Broadband has great potential in rural areas:
- Farmers can use it to monitor field-specific conditions such as weather. They can also use it to keep abreast of pest alerts, prescriptive irrigation schedules and new crop models.
- Now physically isolated from medical care, rural New Mexicans might one-day benefit from a budding telemedicine industry. Chronic conditions might be monitored from hundreds of miles away and diagnoses might be made without a visit to a doctor’s office.
- Students also stand to gain. There are currently a number of interactive education programs available on broadband television. Students can take courses in English as a second language, earn a graduation equivalency degree, or even receive college credit.
- Perhaps the biggest benefit to rural users is the entrepreneurial uses not yet developed, uses that will help our rural areas prosper.
The problem is that these benefits and others may not be realized. For two years, the New Mexico Corporation Commission kept US West’s DSL lines out of New Mexico while connections were being set up in other states. The Commission refused to let US West in until it relinquished what the company saw as proprietary information. In December of 1999, the state finally relented, and DSL construction was soon underway.
Qwest has since bought US West. They and a number of other firms are now slowly making their way into the New Mexico market. Understandably, it is logistically difficult and at times prohibitively expensive to run DSL lines to the far reaches of the state. That is why, nationwide, broadband is only available in five percent of rural communities. Since regulators delayed New Mexico’s deployment considerably, it is likely that far less than five percent of the state’s rural poor have the technology.
That is where satellite broadband comes in. Orbiting high above, satellites can theoretically beam broadband anywhere in the country. They don’t, however, because of an unfortunate combination of economic reality and political machination. The satellite industry is a perfect example of what economists call an imperfect market. Its cost structure is dominated by large fixed costs – that is, expenses incurred whether or not the firm actually churns out a product. In this industry, it costs millions to buy up broadband licenses and send a satellite into space. Once up, the marginal cost – that is, the expense of bringing the service into another home – is literally pennies. Because competitive firms must price at marginal cost, the satellite industry would not survive if it were perfectly competitive. Pennies simply won’t launch satellites. But if allowed to consolidate their efforts, firms can share the costly satellites and pool their broadband licenses. By joining up, these companies can serve people who otherwise would go without. Economists call that efficient. Consumers call it service.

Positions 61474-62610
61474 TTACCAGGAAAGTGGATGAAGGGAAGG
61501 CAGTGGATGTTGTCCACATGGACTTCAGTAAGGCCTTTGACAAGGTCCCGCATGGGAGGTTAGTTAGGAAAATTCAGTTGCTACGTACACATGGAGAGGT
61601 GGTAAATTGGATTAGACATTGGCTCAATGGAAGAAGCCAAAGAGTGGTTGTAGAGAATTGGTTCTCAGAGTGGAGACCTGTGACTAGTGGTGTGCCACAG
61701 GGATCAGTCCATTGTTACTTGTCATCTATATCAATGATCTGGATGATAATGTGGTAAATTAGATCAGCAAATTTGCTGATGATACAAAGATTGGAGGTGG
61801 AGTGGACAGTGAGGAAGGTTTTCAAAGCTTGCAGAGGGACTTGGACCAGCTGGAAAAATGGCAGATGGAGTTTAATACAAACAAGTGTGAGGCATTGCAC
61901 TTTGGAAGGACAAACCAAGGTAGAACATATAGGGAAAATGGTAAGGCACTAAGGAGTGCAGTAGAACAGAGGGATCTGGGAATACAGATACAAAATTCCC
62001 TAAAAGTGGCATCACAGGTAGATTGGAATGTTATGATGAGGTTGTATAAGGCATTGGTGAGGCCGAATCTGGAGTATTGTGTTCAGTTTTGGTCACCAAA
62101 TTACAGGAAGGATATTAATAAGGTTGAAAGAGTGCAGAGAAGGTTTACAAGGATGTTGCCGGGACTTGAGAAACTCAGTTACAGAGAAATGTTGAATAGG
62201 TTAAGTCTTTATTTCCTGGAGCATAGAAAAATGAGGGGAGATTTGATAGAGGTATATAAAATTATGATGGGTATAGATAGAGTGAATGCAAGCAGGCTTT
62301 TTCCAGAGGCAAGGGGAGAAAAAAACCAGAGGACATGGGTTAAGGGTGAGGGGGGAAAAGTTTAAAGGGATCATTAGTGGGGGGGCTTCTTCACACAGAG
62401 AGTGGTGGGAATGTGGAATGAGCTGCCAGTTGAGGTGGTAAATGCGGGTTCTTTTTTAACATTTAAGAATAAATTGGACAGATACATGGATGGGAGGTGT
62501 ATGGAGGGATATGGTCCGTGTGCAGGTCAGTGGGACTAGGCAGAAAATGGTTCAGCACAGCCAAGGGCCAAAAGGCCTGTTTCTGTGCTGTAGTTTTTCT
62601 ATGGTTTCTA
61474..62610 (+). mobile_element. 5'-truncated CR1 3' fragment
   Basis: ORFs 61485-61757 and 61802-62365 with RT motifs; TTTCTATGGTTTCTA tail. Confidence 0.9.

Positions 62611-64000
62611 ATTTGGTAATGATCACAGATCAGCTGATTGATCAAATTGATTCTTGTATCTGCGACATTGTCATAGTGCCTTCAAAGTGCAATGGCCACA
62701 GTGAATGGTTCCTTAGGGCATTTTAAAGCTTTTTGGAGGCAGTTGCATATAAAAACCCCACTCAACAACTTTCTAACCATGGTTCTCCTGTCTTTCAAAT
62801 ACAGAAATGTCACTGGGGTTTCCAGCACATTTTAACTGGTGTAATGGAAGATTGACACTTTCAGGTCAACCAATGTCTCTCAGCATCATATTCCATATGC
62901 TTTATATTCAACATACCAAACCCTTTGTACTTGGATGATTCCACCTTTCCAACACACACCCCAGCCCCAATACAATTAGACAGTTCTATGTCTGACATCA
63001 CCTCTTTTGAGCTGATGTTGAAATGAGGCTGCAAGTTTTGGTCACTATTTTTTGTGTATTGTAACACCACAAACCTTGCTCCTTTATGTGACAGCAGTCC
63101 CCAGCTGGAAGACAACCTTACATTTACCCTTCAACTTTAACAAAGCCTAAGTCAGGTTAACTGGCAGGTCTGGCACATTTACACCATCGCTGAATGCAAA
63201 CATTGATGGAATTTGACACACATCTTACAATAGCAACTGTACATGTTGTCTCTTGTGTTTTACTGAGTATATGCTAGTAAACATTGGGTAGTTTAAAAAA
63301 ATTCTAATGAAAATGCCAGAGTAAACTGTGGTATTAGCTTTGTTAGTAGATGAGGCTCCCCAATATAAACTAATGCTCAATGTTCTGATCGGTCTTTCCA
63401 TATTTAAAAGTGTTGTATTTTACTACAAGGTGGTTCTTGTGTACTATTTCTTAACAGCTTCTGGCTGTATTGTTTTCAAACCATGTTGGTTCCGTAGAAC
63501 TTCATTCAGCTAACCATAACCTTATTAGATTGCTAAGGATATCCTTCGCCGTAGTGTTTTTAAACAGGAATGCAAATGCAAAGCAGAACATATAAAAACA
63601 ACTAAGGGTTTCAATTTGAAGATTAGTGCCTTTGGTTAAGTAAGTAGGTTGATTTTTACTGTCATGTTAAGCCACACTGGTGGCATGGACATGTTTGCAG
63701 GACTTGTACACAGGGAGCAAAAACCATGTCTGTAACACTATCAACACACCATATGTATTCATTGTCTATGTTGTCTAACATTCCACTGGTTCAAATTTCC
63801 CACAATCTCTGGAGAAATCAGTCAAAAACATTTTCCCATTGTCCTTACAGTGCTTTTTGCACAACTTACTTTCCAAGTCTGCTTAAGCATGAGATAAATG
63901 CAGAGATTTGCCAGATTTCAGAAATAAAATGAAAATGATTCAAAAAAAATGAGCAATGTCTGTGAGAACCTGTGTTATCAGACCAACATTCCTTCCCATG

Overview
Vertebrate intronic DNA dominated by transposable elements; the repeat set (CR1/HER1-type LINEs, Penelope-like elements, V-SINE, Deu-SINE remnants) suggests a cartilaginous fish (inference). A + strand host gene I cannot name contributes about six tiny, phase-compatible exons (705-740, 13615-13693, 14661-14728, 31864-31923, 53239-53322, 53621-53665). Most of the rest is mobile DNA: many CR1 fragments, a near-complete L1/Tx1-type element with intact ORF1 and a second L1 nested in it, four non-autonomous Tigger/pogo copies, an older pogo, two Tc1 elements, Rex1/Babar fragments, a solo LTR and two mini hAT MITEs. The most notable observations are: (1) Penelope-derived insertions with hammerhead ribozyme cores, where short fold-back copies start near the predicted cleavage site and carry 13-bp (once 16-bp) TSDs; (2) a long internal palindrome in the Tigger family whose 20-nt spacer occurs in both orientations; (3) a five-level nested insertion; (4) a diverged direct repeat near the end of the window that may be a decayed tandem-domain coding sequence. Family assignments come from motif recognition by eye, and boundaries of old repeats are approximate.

As it happens, the nation’s two major digital satellite television providers, EchoStar Communications and Hughes Electronics want to merge. They currently run the DISH Network and DIRECTV, respectively. But given their cost structures, they can only provide local network channels in one New Mexico market, Albuquerque. If merged, however, they can go from serving 42 television markets nationwide to all 210.
But just as New Mexico regulators once stood in the way of DSL lines, some want the Federal Communications Commission to thwart satellite broadband. Rupert Murdoch’s News Corp. sells programming like Fox News and FX to both cable and satellite operators. He worries that a merged buyer will have a stronger negotiating position than two buyers. Consumers, however, should not share his concern. What Rupert Murdoch is worried about is losing his own market power, he isn’t worried about rural New Mexico’ economic development.
From the viewer’s perspective, the fundamental products are paid television and Internet service. Both are available through a number of other competitive sources so concerns about market power are mostly unwarranted. Since the companies have promised to price uniformly, rural users will benefit from this urban competition. The truth is that over a million New Mexicans outside the greater Albuquerque area stand to gain from the merger. These are people who, on average, make less than 70 percent of the typical Duke City resident’s salary. They stand to gain from an open market. Let’s hope that Federal regulators listen to them and not Mr. Murdoch. If New Mexico officials were able to come to their senses, surely Federal regulators will.